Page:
''I planned to create a series of works that resemble steampunk for quite some time. There were always these bits and pieces floating in my head. For years I jotted down the ideas in my notepad along with sketches and drafts for possible future works. Sometimes these were complete drawings, other times just incomplete parts of something yet to be thought out.
Shortly after my exhibition in Chicago, I came down with flu.
I was sick and exhausted, but one day I felt better and I was excited to get back to work. As I reached for my notepad on the top shelf, I knocked down a coffee pot I set out on the table earlier.
I lost my balance and there went my notepad flying off the shelf, several of my drafts landing squarely in the middle of the spilled puddle.
BALLPOINTBRIEF by E. Lee posted November 18, 2018
''To portray a wild boar in a way that no one has ever portrayed a wild boar; to make an ugly animal attractive, in an original way; as interesting for me to draw as for viewers to see; in a way that's just as recognizably 'Lennie Mace' as it is 'boar'.'' Thus describes artist Lennie Mace as his approach for drawing 2019's Year of the Boar new year card design, his 9th entry to what will comprise a 12-piece series. The cards follow the Chinese Zodiac of 12 animals, but China's Year of the Pig becomes boar in Japan, where Mace's cards are marketed.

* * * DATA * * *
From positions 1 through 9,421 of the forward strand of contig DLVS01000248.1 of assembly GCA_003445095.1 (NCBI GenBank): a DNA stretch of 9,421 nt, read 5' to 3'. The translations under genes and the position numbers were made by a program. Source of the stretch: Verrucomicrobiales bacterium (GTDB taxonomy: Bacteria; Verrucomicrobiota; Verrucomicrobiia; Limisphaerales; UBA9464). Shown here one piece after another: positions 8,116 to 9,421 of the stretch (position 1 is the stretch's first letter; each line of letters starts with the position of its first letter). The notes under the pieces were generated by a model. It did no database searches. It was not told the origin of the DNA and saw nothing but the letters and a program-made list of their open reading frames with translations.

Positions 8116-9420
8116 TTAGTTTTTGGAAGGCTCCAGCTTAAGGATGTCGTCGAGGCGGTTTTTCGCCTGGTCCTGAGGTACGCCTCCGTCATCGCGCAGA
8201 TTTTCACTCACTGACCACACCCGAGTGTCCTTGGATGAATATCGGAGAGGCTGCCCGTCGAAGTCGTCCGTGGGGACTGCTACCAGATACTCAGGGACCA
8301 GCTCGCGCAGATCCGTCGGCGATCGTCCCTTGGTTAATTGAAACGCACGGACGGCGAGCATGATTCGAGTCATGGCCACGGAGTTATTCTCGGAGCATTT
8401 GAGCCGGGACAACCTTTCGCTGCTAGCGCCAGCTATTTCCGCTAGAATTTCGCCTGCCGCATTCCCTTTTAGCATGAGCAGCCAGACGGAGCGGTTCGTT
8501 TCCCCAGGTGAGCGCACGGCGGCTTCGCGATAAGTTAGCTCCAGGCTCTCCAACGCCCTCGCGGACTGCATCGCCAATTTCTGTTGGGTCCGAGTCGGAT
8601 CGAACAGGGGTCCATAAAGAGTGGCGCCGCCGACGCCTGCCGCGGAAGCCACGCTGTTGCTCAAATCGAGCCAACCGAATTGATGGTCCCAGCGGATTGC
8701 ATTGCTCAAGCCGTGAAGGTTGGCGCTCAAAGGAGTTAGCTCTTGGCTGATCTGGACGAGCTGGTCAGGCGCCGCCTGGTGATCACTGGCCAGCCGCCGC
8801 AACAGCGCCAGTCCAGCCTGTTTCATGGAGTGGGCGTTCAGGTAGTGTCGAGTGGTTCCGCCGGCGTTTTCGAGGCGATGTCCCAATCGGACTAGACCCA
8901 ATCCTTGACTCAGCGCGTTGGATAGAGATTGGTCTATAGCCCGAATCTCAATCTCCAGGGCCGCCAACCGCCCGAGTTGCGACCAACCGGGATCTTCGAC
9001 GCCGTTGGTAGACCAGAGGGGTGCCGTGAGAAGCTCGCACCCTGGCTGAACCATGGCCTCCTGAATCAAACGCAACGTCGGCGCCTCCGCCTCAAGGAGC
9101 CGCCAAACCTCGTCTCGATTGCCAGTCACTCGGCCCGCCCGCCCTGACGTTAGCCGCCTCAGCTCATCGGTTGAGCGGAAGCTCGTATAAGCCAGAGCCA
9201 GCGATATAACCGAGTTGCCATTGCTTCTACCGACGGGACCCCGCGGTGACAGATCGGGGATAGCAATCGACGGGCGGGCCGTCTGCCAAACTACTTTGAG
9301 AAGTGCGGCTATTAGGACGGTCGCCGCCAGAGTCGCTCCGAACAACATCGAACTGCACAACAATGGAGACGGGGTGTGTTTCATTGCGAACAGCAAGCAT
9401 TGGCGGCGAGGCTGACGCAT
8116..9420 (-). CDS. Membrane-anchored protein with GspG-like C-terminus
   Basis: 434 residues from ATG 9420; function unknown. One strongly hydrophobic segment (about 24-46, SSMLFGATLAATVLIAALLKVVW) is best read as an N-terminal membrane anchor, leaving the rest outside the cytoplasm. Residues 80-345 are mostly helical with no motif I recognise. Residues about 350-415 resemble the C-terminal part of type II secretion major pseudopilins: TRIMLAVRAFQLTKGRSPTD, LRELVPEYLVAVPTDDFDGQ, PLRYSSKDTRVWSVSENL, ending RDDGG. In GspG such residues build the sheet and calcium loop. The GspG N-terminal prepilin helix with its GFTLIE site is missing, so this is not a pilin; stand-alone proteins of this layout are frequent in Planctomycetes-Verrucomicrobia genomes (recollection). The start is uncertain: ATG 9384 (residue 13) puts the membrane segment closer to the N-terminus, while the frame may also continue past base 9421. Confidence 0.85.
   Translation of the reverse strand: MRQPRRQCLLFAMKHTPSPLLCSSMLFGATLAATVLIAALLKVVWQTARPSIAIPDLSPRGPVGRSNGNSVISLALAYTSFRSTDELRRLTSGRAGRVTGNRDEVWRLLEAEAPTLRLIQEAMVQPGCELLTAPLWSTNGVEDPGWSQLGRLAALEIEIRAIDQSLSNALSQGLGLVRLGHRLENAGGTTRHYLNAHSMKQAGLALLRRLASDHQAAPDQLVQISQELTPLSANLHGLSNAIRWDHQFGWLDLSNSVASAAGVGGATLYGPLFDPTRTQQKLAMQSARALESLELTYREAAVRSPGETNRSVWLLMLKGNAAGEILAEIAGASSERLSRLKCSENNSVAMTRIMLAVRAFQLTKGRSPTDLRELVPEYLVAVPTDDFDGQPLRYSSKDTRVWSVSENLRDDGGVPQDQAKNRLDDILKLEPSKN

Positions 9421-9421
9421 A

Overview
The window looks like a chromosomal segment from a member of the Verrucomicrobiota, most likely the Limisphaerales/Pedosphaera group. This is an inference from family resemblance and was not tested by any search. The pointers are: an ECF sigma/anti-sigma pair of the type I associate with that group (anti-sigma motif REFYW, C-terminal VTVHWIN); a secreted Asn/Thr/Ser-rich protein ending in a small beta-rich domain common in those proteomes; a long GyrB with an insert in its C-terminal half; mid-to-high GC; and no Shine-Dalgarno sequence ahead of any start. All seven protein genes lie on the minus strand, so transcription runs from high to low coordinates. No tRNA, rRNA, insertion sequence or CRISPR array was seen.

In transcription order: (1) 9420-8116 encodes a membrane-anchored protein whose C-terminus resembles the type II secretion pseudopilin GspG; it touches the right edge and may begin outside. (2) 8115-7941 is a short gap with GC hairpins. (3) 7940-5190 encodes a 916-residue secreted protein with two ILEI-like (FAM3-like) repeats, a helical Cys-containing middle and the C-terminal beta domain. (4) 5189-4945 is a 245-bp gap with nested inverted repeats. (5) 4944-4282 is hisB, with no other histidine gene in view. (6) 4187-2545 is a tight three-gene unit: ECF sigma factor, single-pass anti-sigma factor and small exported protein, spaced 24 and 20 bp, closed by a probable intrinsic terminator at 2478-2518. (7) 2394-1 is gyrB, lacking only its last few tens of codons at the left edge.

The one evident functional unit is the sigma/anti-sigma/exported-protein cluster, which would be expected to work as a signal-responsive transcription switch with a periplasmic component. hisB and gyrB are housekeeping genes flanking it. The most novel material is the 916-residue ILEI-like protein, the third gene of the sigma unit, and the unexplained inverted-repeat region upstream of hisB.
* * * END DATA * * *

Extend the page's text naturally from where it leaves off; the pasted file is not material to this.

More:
Using one eye to draw a one-eyed boar was not originally part of his approach. Yes, you read that right: Mace drew what would become his Popeye Boar (pictured) using only his left eye, but not as part of some challenge or to show off. While working at his castle in the Japanese Alps in October, Mace took a direct hit of decades-old dust into his right eye. The toxic ball of dust infected the eye, leaving him virtually blind in one eye during the exact period he had set aside for drawing the annual card design. ''The drawing had to be done; the new years' cards have become an anticipated event for many people, and part of my 'job','' Mace explains. ''So I was drawing injured, and had to depend on my left eye.''